September 2019 Update
Sometimes we can be overtaken by the pace of activity and we find ourselves in the position of trying to catch up. This may be driven by an increase in the volume of usual activities or a decision to take on additional tasks. The first may be the result of external factors, while the second usually results from a decision to seek further objectives. You keep pushing forward day after day until you find yourself typing in a hotel room far from home because there’s a couple of hours left in the day that you can’t afford to waste. Sometimes that’s the way it goes.
The Officers and Representatives of Local 323 have been quite busy during the last few weeks. We’ve been working on solidifying the present while building for the future. This primarily involved conducting “Steward Seminars” for our metro area Branches. I chose to characterize these as “Steward Seminars” rather than “Steward Trainings” because it was my desire to have a broad, two-way, exchange of information. It wasn’t just about providing the Stewards with a better understanding of the Union or contract administration; but also, to allow the Stewards to tell their Branch Presidents, Chief Stewards, and me, of their needs. The Local Officers and I are responsible for ensuring the Stewards have the knowledge, tools, and resources, that they need to serve the Membership. We covered quite a bit of material over each two-day session and it will serve as a strong foundation as we move forward. There will be an additional Seminar in October for those who we unable to attend the previous sessions.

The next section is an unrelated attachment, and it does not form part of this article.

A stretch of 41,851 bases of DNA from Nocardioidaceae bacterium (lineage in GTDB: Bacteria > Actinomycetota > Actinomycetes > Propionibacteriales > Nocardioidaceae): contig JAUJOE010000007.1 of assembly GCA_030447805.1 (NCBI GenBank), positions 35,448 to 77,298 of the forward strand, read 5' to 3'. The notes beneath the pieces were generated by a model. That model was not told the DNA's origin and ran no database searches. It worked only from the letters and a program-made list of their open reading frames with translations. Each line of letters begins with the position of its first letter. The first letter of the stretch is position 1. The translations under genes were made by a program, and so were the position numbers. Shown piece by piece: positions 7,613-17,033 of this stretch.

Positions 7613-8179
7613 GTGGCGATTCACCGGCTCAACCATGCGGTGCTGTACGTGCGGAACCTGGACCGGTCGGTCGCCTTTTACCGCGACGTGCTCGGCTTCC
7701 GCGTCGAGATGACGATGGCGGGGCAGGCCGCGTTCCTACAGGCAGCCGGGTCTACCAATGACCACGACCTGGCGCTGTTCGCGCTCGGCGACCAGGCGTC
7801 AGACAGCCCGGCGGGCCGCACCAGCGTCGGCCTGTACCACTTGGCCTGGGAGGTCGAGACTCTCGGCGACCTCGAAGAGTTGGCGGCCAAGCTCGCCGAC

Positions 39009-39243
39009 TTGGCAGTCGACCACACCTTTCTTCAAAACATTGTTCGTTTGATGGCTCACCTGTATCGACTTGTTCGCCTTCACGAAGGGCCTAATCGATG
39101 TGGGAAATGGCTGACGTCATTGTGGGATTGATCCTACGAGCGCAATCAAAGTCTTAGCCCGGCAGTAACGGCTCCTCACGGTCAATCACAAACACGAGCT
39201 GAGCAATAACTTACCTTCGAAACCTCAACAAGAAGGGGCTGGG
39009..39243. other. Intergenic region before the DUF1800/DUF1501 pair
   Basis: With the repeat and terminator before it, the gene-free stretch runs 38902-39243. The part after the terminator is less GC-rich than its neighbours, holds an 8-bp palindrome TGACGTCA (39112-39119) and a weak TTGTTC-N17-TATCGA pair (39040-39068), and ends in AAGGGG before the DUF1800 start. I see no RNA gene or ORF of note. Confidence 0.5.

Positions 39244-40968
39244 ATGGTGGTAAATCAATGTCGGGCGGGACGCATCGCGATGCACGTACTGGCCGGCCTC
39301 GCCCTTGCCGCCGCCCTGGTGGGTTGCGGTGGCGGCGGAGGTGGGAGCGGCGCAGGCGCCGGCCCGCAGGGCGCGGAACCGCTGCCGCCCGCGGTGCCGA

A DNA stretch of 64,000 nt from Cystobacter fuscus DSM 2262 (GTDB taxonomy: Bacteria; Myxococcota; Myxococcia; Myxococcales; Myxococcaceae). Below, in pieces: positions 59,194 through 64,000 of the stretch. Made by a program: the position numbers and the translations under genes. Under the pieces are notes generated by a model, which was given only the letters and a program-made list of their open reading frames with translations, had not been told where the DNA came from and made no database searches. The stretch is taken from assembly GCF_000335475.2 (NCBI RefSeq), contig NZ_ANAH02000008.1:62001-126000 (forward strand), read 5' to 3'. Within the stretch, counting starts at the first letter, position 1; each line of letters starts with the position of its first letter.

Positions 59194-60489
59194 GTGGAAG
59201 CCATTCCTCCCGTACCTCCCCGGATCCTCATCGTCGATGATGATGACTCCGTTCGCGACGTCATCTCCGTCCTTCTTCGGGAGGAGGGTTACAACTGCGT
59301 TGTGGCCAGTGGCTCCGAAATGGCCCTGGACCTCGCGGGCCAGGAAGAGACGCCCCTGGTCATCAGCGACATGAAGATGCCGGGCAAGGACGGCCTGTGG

I recently attended the Semi-Annual Meeting of the Local Unions which included an update on the negotiations over the 2019 National Agreement. The 2016 National Agreement expired on September 20th. And, as those following the bulletin boards are aware, the USPS and the National Union have agreed to extend the negotiations. So, what does it mean that the parties are continuing to negotiate? This suggests that neither party is convinced that a negotiated settlement is not possible. Beyond that, it’s tough to say how close thing are to coming together (or falling apart). In the long run it may be necessary to go to arbitration. Still, staying at the bargaining table is more responsible that rolling the dice in arbitration. Negotiations are often difficult and declaring impasse is always easy. We’ll see what happens.